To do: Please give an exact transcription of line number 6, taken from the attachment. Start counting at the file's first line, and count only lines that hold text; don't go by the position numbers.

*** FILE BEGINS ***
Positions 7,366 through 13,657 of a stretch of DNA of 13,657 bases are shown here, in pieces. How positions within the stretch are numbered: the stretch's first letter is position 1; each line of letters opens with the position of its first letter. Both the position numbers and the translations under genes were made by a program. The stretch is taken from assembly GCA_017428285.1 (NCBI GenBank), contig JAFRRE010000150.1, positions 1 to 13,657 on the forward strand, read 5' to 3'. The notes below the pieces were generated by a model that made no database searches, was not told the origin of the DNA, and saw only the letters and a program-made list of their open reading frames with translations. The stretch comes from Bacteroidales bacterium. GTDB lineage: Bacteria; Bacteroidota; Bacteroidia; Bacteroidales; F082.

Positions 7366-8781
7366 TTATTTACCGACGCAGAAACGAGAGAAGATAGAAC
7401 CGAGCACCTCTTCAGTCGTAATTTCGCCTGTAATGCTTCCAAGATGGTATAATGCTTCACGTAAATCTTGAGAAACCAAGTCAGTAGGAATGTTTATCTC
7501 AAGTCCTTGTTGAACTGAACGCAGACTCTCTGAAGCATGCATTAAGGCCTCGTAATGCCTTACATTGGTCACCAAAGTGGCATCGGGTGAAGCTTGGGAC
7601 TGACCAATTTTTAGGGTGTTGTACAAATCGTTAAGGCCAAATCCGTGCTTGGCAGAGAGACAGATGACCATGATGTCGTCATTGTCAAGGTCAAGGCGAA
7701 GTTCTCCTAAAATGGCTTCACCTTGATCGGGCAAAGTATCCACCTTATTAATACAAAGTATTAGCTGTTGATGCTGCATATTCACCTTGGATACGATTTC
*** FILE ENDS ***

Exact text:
7601 TGACCAATTTTTAGGGTGTTGTACAAATCGTTAAGGCCAAATCCGTGCTTGGCAGAGAGACAGATGACCATGATGTCGTCATTGTCAAGGTCAAGGCGAA